Saturday, August 20, 2011

I was starting to think that we'd win them all

Coming off a sweep of the Pirates over the weekend, the Brewers finished up their latest homestand with a four-game set against the Los Angeles Dodgers. I have to admit, after so much good fortune lately, I've sort of been waiting for the other shoe to drop. Not drop off a cliff drop but drop a few games drop. But it didn't happen in this series.

On Monday, the seldom seen "awesome defense" version of the 2011 Brewers appeared on the field to lead Milwaukee to a 3-0 victory. Apparently, that's how you win when you're being held in check by the opposing pitcher? I'm not sure. The awesome defense model makes infrequent appearances at Miller Park. Ted Lilly gave up only two hits and two walks over seven innings for the Dodgers, while Randy Wolf struggled a bit, giving up six hits and five walks. But the Brewers didn't let not getting on base stop them. That was for the Dodgers to do. Milwaukee turned four double plays and one triple play, getting two of those outs at home plate to preserve the shutout. Offensively, Ryan Braun, Jonathan Lucroy and Corey Hart hit solo shots.

On Tuesday, the much more prevalent "one-run victory in our last at-bat" version of the 2011 Brewers appeared. Both the Dodgers and Brewers scored one run in the second inning and then the starters went into shut down mode. Yovani Gallardo went eight innings, giving up only the one run on four hits and one walk. Chad Billingsley went seven innings giving up the one run on four hits and two walks. The game was won in the bottom of the ninth when Prince Fielder walked, Casey McGehee singled, Yuniesky Betancourt walked (walked!) and Mark Kotsay singled in Fielder. The Brewers fifth straight victory was a walk-off.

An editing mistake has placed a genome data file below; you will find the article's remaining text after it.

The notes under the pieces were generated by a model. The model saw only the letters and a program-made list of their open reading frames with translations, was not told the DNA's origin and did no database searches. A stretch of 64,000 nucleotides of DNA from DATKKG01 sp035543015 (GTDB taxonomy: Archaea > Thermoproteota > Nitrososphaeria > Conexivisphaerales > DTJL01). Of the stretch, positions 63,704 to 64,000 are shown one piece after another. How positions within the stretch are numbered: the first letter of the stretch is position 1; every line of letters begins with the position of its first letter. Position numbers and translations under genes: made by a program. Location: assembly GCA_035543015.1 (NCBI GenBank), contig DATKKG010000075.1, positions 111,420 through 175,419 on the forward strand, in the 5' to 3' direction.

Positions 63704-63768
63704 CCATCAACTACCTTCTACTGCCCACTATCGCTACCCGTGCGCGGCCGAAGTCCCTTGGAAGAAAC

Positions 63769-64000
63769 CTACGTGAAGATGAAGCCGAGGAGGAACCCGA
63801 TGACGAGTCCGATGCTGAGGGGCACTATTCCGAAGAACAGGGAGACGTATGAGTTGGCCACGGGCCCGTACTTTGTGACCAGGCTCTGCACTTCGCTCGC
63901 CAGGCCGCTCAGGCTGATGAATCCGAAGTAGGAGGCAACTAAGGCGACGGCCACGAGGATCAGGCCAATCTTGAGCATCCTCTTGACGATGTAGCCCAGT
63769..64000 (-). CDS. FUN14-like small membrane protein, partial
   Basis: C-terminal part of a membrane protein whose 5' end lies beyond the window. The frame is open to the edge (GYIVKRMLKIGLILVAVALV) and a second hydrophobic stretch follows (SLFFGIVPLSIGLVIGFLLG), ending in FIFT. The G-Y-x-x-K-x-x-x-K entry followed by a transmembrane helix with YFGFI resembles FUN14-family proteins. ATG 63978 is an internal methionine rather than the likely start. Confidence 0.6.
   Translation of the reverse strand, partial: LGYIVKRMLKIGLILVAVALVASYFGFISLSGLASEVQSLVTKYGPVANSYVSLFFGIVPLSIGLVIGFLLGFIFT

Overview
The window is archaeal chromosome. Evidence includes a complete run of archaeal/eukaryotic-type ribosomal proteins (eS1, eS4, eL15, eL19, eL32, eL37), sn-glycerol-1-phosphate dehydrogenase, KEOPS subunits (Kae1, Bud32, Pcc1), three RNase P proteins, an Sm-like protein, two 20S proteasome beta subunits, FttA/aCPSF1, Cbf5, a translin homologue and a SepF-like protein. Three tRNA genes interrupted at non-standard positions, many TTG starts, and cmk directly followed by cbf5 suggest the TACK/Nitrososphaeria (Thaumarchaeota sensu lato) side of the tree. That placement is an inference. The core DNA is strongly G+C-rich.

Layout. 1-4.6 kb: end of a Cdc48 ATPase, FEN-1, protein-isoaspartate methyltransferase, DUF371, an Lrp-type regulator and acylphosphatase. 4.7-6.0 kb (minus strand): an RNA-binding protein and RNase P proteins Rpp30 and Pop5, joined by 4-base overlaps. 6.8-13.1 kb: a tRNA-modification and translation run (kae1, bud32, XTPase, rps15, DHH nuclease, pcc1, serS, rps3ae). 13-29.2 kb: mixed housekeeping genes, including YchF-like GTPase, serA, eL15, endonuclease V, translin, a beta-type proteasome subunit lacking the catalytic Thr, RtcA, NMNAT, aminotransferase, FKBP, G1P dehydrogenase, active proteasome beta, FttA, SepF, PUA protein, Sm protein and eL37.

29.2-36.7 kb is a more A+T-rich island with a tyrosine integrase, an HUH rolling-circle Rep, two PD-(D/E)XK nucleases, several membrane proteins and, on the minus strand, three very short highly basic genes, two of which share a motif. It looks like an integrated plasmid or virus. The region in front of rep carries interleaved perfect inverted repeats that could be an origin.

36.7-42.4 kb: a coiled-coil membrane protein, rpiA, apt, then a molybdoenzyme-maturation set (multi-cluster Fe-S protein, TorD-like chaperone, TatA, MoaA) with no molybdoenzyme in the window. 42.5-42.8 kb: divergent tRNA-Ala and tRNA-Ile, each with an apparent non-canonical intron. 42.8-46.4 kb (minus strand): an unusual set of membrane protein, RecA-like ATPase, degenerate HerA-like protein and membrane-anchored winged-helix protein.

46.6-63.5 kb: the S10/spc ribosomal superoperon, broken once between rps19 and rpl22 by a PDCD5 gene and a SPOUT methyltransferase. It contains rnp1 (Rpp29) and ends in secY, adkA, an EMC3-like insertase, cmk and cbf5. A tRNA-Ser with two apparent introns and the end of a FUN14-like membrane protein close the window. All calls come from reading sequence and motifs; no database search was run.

All season, Brewers fans have asked for the "2009 version of Zack Greinke." 2009 being, of course, Greinke's Cy Young award winning year. Zack's been in a little bit of a 2009 groove lately and on Wednesday night, he was 2009 good. Greinke gave up just one run on five hits and three walks. He struck out eight. The one run came on a home run off the bat of Tony Gwynn, Jr. Milwaukee scored two runs on a two-out single by Jerry Hairston, Jr. in the sixth inning and its final run when Lucroy singled and then moved all the way around the diamond on two wild pitches.

The Brewers came up just short of winning the rest of their games when they finally dropped a game on Thursday afternoon. On paper, it didn't look good. Clayton Kershaw leads the national league in wins (15) and strikeouts (199) and boasts a 2.60 ERA, 1.013 WHIP. Opposing him was Marco Estrada, who has filled in well for Chris Narveson, but is not a Cy Young candidate by any means. Kershaw lived up to his billing and was oh-so-tough to hit. The only Milwaukee run scored in the ninth inning when Braun tripled and Prince drove him home. Estrada, for his part, was nearly as tough, giving up only a home run to Rod Barajas (5 IP, 3H, 2 BB). Kam Loe and Tim Dillard had some problems in relief, however, each giving up two runs and the winning streak was halted at six.

No shoe dropping in this series. Maybe this version of the Brewers is pretty good.

Brewers 3, Dodgers 0
Game played 8-15-11

Brewers 2, Dodgers 1
Gamed played 8-16-11

Brewers 3, Dodgers 1
Game played 8-17-11

Dodgers 5, Brewers 1
Game played 8-18-11

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